Robbie Fulks & Linda Gail Lewis
September 22 at 8:00 pm - 10:00 pm
New album Wild! Wild! Wild!, a collaboration with rock-and-roll royalty Linda Gail Lewis, is coming August 10th, 2018.
“The best duo of our time.” —Jerry Lee Lewis
Wild! Wild! Wild!, the new collaboration between Grammy-nominated singer-songwriter Robbie Fulks and rock-and-roll royalty Linda Gail Lewis, gleefully lives up to its title. It’s Americana music that’s as butt-shakin’ as Beale Street, deep-rooted as the Grand Ole Opry, and hip as a trip to The Strip. Subversive as it is reverential, the album jumps the genre tracks of nitty-gritty rock-and-roll, country-and-western, rockabilly, jump swing, and gospel, landing in a strange slice of spacetime—call it 1954—when all these were One (and Linda was 7).
Robbie Fulks, the record’s producer, is “one of the most observant and wry songwriters of the past two decades” (Rolling Stone). Ground-zero Louisiana-born rocker Linda Gail Lewis is the younger sister and frequent performing partner of Jerry Lee Lewis, whose piano innovations she carries forward. Her present-at-the-creation cred buoys the record while Robbie—who sings, plays, leads the band, writes most of the songs, and arranges the others—provides an anchoring sensibility, one that savors old sounds but sidesteps nostalgia. Their two talents have fashioned a record that’s urgent, honest, and fun. Remember fun?
“Round Too Long,” “Boogie-Woogie Country Girl,” and the title track all crackle with the unmistakable Lewis pumping piano; here is a fresh blast of the rowdy religious fire that devastated polite America 60 years ago, delivered with genetic precision and power. “It Came From the South”—co-written by NRBQ’s classic-era guitarist Al Anderson and played by its current one, Scott Ligon—recounts the origin story of rock-and-roll with pithy phrases and a neat beat. “Memphis Never Falls From Style” grooves with three of Chicago’s finest jazz elders, notably Eric Schneider, who cut his teeth in the road bands of Count Basie and Earl Hines, and whose sensational clarinet solo is one of the album’s highlights. “On The Jericho Road,” a gospel not-quite-standard that Linda and Jerry Lee sang together as children, is a Sunday song that skips along with Saturday-night joie de vivre. “Hardluck, Louisiana” recounts Linda’s childhood and is the most elegiac and reflectively intense performance—both vocal and piano—of her career.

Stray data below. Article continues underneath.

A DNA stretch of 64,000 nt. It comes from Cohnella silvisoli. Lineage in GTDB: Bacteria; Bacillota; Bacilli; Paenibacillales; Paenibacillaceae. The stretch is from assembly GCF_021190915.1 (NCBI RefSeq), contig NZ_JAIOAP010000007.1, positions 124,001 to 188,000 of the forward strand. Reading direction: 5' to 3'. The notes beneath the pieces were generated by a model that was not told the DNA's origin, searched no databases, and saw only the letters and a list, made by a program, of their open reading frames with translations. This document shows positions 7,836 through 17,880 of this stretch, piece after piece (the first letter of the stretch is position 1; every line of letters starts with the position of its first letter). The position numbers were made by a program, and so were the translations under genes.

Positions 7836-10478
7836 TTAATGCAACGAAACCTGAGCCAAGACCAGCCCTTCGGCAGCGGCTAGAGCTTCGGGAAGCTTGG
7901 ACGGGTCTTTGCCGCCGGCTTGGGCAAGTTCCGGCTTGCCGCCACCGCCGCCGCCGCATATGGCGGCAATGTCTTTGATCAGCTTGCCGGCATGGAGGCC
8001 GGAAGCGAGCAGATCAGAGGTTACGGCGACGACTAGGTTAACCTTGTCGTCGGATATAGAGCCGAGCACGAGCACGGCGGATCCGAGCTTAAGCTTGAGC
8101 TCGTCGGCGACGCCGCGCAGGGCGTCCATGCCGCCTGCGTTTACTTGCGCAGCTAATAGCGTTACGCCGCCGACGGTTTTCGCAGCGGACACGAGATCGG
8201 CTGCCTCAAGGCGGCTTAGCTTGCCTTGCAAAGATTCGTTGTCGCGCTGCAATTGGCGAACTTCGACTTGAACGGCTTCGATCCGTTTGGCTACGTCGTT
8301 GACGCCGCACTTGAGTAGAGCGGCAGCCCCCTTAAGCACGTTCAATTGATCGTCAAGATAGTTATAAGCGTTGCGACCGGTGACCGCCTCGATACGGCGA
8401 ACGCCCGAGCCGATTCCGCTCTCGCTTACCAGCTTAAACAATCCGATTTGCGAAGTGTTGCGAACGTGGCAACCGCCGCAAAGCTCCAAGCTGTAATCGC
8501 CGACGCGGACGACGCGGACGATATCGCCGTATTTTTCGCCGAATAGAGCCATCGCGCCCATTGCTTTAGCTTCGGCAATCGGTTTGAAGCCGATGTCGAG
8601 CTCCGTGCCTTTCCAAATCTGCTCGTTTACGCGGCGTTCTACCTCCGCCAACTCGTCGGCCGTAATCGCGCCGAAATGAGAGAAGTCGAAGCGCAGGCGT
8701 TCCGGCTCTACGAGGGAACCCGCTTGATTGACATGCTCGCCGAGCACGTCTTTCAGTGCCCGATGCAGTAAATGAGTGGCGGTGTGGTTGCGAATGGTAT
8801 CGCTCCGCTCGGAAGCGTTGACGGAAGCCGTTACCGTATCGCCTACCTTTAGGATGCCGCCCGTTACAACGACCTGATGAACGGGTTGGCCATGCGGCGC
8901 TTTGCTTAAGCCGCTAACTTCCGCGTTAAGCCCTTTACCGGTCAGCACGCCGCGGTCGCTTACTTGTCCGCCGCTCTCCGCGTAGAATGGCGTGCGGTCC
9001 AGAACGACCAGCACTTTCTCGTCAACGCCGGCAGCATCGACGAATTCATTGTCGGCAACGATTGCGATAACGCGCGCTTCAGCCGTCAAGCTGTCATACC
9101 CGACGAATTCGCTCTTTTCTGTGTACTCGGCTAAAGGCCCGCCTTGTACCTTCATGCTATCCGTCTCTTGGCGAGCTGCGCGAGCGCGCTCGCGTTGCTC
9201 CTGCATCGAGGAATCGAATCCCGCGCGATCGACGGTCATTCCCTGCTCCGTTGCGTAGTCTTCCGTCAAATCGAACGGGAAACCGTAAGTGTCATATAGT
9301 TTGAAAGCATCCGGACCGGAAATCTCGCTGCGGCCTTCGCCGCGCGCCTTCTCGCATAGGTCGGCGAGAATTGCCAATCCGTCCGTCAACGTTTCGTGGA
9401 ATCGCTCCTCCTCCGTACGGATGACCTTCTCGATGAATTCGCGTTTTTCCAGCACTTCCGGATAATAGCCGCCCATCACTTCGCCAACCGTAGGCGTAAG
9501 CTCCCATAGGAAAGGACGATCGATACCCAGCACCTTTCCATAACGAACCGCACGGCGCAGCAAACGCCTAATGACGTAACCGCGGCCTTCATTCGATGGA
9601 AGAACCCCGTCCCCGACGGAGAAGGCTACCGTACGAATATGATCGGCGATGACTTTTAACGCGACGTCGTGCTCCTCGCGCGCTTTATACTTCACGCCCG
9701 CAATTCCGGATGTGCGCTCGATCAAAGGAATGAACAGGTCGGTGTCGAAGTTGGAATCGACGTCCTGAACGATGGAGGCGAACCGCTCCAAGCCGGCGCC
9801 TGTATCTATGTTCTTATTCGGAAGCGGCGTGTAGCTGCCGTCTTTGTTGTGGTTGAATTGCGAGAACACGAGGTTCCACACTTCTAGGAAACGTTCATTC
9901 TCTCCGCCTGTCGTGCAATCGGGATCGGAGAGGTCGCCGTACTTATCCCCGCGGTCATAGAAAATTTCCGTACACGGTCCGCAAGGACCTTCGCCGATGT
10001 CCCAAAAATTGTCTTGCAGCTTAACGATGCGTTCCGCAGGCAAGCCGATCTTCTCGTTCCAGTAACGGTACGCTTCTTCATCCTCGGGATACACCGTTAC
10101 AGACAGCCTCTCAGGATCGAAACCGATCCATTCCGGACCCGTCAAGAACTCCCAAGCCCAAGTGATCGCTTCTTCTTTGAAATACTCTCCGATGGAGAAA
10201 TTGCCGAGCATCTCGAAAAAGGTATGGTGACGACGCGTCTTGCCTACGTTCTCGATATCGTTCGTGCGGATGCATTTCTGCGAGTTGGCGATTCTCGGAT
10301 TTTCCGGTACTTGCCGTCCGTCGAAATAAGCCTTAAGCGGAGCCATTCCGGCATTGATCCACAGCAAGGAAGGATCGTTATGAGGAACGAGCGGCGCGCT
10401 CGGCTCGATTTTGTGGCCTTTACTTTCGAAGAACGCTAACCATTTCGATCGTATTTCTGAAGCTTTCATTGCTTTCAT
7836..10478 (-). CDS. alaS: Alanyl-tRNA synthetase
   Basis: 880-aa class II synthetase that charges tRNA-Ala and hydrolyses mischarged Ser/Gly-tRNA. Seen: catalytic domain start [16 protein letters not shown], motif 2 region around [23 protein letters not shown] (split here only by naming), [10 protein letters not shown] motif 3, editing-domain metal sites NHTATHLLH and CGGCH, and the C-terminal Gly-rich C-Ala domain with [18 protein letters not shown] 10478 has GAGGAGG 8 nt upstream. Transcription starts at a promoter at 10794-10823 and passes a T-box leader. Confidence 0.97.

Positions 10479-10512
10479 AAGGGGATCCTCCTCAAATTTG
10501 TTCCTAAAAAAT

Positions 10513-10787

Robbie sings lead on “Foolmaker,” which is saturated with Stax soul. It benefits mightily from two Chicago singers, Joan Collaso and Yvonne Gage, whom he learned of not through their decades of high-visibility work with people like Stevie Wonder, Aretha Franklin, and Madonna, but by sitting home idly watching Empire. Two more Robbie originals, “That’s Why They Call It Temptation” and “I Just Lived A Country Song,” are the kind of weapons-grade country now found only in the shadows of Music Row. The classic “Your Red Wagon” is presented as a B3-fueled dash through a Naugahyde supper club. “Who Cares,” the Don Gibson hit, poses the question, “What can’t the great Merle Haggard sideman and Telecaster master Redd Volkaert do on a 1959 Gibson L5?” The answer: Stop playing. (The fadeout was strictly necessary.)
The crisp, unmanipulated sound of Wild! Wild! Wild! owes a lot to Alex Hall, who engineered (for instance, setting up mics and moving baffles as the group worked through arrangement issues) as well as drummed (…then hitting “record,” running across two rooms, and counting off). Alex is known for his similarly sharpening influence on records by J.D. McPherson, The Flat Five, Pokey LaFarge, and The Cactus Blossoms.
Linda Gail Lewis’s recording career spans almost 50 years, loosely bookended by the present record and 1969’s Together, her duet album with Jerry Lee—with her acclaimed summit with Van Morrison, 2000’s You Win Again, in the middle. Robbie has made 13 solo records since 1996. His last one, 2016’s Upland Stories, demonstrated expanding ambitions and strengths, and was honored with two Grammy nominations, one for Folk Album and another for American Roots Song (“Alabama At Night”).